Geraint Thomas believes the competition will be tougher than ever at this year’s Tour de France as he seeks to regain his title – his main target this year, alongside the road race and time trial shortly afterwards at the Tokyo Olympics.
The Welshman, winner of the Tour de France in 2018, finished runner-up to team-mate Egan Bernal last summer, and with Chris Froome also hoping to fully recover from the injury that kept him out of last year’s race, Team Ineos are unlikely to be short of options when the race starts in Nice.
Meanwhile, several other teams now possess genuine potential winners with the support riders to back them up, threatening the eight-year grip on the race of Team Sky and subsequently Team Ineos, only Vincenzo Nibali of Astana in 2014 breaking the monopoly on the yellow jersey that began with Sir Bradley Wiggins’ victory two years earlier.
“I'll have to be better and every year the standard goes up,” Thomas, whose season has just got under way at the Volta ao Algarve, a race he won in 2015 and 2016, told BBC Sport Wales.
“Early season races are so much quicker than they were even two years ago,” he said. “The whole peloton is training better and they are more professional, so I just need to keep working hard.”
He admits that he was not in peak condition when he came to last year’s Tour, which he partly attributed to the hangover – in a figurative sense – from his 2018 victory.
“There's nothing worse than being at a race when you're not quite fully at your best,” he explained. “Last year was the anomaly really. I've basically just got a lot more bike riding under my belt and a lot more training hours. I'm really happy with where I am.”
Thomas already has two Olympic gold medals in his trophy cabinet, won in the team pursuit at Beijing in 2008 and London four years later, but crashed late on in the road race at Rio 2016 when in contention for a podium place.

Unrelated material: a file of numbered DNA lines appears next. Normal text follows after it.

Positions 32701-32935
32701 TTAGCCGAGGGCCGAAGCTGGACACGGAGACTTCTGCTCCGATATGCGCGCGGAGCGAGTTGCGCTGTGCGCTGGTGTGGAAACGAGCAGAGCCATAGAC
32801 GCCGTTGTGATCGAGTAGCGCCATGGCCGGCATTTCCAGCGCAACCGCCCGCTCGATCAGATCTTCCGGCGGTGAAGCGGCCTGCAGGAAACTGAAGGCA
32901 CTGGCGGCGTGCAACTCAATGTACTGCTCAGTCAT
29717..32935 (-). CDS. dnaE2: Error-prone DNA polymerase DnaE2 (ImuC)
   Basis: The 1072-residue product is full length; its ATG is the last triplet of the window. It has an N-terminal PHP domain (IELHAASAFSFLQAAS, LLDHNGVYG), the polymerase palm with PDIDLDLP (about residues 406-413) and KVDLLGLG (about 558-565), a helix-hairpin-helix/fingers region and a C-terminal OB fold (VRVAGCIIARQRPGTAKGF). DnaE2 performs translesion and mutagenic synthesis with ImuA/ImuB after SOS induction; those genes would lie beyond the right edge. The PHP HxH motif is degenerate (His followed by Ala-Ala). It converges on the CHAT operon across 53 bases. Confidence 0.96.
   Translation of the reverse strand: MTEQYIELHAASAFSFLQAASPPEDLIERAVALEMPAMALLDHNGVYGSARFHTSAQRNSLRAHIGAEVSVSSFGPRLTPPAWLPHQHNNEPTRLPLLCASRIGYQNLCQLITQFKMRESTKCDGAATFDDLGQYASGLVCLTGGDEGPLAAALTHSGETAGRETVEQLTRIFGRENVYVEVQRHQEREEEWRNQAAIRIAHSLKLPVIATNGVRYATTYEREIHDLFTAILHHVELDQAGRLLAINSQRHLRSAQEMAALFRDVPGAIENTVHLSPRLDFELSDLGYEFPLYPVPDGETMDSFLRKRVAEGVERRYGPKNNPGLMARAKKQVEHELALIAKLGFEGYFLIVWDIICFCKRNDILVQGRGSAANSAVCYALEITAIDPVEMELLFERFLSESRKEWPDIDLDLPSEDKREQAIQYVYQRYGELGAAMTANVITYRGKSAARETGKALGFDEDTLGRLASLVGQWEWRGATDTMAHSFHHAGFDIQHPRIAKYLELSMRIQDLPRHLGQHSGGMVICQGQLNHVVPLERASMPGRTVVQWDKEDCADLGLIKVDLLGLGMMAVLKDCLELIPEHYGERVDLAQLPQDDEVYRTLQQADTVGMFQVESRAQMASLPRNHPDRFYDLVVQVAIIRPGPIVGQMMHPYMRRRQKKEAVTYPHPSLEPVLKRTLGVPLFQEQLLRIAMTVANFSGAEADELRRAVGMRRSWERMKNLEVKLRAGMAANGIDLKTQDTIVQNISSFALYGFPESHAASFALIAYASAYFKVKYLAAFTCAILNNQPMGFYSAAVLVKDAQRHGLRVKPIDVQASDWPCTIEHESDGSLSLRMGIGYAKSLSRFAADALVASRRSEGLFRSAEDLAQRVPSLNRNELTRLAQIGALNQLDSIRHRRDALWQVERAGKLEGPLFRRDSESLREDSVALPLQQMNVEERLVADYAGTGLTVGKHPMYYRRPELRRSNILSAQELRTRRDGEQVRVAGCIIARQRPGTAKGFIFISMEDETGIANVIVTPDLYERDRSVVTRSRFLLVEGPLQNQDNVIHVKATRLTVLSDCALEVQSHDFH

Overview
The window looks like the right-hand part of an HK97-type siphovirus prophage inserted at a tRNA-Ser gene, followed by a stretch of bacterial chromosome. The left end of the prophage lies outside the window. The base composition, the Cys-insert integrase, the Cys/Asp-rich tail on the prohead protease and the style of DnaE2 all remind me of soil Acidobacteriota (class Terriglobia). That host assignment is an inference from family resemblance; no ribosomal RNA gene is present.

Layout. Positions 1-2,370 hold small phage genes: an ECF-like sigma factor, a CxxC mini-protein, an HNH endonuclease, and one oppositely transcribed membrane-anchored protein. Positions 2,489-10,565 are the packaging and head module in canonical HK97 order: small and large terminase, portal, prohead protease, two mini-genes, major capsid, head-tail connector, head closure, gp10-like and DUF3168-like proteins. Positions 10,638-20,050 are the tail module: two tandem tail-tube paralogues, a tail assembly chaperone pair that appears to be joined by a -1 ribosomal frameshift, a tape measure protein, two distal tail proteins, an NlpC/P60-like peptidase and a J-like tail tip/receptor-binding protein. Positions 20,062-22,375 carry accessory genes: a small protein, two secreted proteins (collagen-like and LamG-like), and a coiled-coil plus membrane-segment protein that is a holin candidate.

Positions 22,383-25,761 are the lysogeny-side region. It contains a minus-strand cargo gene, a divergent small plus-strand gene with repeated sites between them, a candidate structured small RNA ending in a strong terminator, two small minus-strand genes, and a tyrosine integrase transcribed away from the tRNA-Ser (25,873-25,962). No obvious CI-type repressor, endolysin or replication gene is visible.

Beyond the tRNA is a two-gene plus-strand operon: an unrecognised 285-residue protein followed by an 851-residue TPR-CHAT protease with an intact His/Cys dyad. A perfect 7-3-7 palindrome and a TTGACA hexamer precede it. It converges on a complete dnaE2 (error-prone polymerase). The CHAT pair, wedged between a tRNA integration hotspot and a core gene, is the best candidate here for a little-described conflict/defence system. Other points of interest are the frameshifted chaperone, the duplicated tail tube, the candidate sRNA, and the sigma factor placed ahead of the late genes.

The 33-year-old, who in 2014 won the road race at the Commonwealth Games in Glasgow with a solo break that afforded him enough time to shrug off a late puncture, is aiming to ride both that event and the time trial at the Tokyo Olympics immediately after the Tour.
He said: “A medal in the road race or the time trial would be massive. To win another gold would just be incredible. The Olympics is what I grew up watching. It's the pinnacle of sport.”
Simon has been news editor at road.cc since 2009, reporting on 10 editions and counting of pro cycling’s biggest races such as the Tour de France, stories on issues including infrastructure and campaigning, and interviewing some of the biggest names in cycling. A law and languages graduate, published translator and former retail analyst, his background has proved invaluable in reporting on issues as diverse as cycling-related court cases, anti-doping investigations, and the bike industry. He splits his time between London and Cambridge, and loves taking his miniature schnauzer Elodie on adventures in the basket of her Elephant Bike.